Are temporary threshold shifts reflected in the auditory brainstem response?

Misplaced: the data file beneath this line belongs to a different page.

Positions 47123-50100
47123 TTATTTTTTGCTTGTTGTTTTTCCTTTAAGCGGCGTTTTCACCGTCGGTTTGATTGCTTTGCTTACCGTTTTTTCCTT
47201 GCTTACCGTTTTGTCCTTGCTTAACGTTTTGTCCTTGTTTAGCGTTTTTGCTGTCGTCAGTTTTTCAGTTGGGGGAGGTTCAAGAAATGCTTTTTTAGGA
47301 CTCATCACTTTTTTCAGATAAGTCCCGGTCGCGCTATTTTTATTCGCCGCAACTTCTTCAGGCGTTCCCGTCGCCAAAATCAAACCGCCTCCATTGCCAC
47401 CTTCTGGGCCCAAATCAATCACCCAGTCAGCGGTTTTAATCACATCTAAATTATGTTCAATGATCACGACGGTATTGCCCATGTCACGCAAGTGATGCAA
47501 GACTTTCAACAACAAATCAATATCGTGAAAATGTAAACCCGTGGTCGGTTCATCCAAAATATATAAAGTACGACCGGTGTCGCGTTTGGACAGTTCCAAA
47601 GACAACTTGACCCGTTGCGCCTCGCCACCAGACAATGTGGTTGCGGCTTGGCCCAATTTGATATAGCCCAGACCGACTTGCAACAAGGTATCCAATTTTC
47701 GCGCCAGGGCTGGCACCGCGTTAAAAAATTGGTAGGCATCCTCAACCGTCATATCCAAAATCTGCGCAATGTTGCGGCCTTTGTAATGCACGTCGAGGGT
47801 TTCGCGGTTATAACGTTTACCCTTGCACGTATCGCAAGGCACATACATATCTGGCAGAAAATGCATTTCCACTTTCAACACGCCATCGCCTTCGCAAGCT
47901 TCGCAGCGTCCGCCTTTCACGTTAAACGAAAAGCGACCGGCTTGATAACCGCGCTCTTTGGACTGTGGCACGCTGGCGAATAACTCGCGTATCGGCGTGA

Background: Temporary hearing loss in connection with excessive exposure to sound is described as temporary threshold shift (TTS). The auditory cortex has neural pathways, which directly affect the medial olivocochlear system (MOCS) via the descending efferent auditory system. One of the functions of MOCS may be to protect the inner ear from noise exposure. Objective: To investigate the influence of a TTS measured with auditory brainstem responses (ABRs) using noise, familiar, and unfamiliar music as auditory exposure stimulus, respectively. Method: Normal-hearing subjects were exposed to the three different sound stimuli in randomized order on separate days. Each stimulus was 10 minutes long and the average sound pressure level was 100 dB. ABRs (4-kHz tone burst) were measured pre-exposure and also immediately after the sound exposure. Results: Preliminary results show a tendency towards an increase in the ABR amplitude for Jewit I and a decrease in the ABR amplitude for Jewit V for the left ear after sound exposure. Jewit I represents action potentials in the spiral ganglion neuron, and Jewit V represents action potentials further up the brainstem.
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